Enemalta has, over the past days, avoided using the Sicily-Malta interconnector during peak hours as energy prices across Europe remain sky high.

The country has so far remained largely insulated from the soaring energy tariffs hitting the continent though Enemalta last week drastically reduced its use of the interconnector.

Times of Malta is informed the interconnector was in effect switched off for 11 hours on Wednesday, 18 hours on Thursday and 17 hours on Friday. The price Enemalta pays for electricity from the interconnector is determined by a daily auction on the open market.

Eurozone consumer prices rose at their fastest pace since 2008 in September as energy costs skyrocketed, according to Eurostat data released this month.

Eurostat, the EU’s official statistics agency, said eurozone inflation reached 3.4 per cent on an annualised basis, with energy prices increasing by 17.4 per cent.

Malta saw the lowest price increases in the entire eurozone, the Eurostat data showed.

A spokesperson for the Energy Ministry acknowledged wholesale prices in Italy, from which Malta imports over the interconnector, have reached a record 37c per unit.

The ministry spokesperson said prices on the European grid are expected to stabilise in the second quarter of next year.

Gasoil power plant restarted

During the period the interconnector use was reduced, one of Enemalta’s older power plants, known as Delimara 2, was fired up.

The plant runs on gasoil, a polluting type of diesel.

Questioned about the use of Delimara 2, given the government's strategy of decarbonisation, the spokesperson said this power plant is intended to serve  as a back-up.

“The use you are referring to was, in fact, for this reason, while technical work was under way. It was used for a very short period, of circa one hour,” the spokesperson said.

Energy Minister Miriam Dalli recently announced plans to build a second Sicily-Malta interconnector.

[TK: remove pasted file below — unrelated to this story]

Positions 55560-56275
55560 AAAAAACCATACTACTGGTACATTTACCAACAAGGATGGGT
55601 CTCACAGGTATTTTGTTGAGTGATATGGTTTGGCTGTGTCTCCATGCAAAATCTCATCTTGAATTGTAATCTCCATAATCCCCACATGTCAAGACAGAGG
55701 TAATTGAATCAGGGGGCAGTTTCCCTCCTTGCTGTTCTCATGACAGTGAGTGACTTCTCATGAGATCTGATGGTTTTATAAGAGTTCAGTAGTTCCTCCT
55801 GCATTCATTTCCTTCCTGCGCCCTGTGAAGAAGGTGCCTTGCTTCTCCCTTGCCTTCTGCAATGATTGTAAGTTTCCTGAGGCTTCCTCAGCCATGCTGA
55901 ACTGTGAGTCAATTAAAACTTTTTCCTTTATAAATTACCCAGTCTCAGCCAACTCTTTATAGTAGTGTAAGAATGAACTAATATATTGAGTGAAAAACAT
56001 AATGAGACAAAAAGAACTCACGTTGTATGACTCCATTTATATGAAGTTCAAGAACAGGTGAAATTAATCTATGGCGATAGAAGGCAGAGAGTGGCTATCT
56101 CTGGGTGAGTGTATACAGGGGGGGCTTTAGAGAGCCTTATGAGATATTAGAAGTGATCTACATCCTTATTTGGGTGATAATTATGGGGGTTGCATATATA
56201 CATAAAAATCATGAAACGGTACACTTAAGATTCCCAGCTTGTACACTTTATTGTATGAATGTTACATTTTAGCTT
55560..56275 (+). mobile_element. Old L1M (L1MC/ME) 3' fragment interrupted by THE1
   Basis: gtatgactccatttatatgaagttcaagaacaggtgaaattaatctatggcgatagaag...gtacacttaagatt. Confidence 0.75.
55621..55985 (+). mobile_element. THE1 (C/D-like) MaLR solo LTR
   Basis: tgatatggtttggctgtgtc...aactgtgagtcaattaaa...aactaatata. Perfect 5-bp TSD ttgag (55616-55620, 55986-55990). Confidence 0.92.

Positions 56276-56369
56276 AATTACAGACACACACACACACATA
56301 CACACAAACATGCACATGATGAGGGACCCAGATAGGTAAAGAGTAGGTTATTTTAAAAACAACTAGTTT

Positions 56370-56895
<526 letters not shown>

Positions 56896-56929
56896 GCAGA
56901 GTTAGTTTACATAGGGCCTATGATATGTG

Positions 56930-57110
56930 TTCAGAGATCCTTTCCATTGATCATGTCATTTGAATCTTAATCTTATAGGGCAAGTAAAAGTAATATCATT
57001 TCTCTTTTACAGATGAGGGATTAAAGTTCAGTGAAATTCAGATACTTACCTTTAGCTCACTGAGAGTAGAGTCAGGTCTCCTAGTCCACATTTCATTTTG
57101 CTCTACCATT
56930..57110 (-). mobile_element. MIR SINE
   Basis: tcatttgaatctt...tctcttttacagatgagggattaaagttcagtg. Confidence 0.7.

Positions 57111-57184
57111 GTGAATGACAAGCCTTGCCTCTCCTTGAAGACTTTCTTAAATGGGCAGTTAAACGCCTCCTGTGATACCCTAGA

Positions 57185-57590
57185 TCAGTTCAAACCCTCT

The spokesperson said the government still planned to go ahead with the project, despite the rise in prices.

“A second interconnector fits within the government’s decarbonisation vision and increasing the island’s diversification of sources,” the spokesperson said.

“Malta needs additional supply in the medium term to cater for the increase in demand, mainly due to GDP growth and electrification of transport.

“Our decarbonisation strategy comprises a mix of local generation, interconnectors and renewable energy sources”.

The spokesperson also said having a long-term vision means preparing for different scenarios.

Enemalta’s strategy is always intended to dispatch a mix of sources that incur the least costs to the consumer while ensuring security of supply, the spokesperson added.

This energy mix emphasises the importance of having a diversification of sources as opposed to a strategy of relying on just one source.

The government-appointed members of Enemalta’s board along with its CEO were recently shown the door as part of a shake-up at the energy provider, which is part-owned by Shanghai Electric.

Dalli denied the shake-up was linked to electricity blackouts during summer or recent scandals at Enemalta.

Should all European countries ban the sale of new fossil-fuel cars by 2030?

Independent journalism costs money. Support Times of Malta for the price of a coffee.

Support Us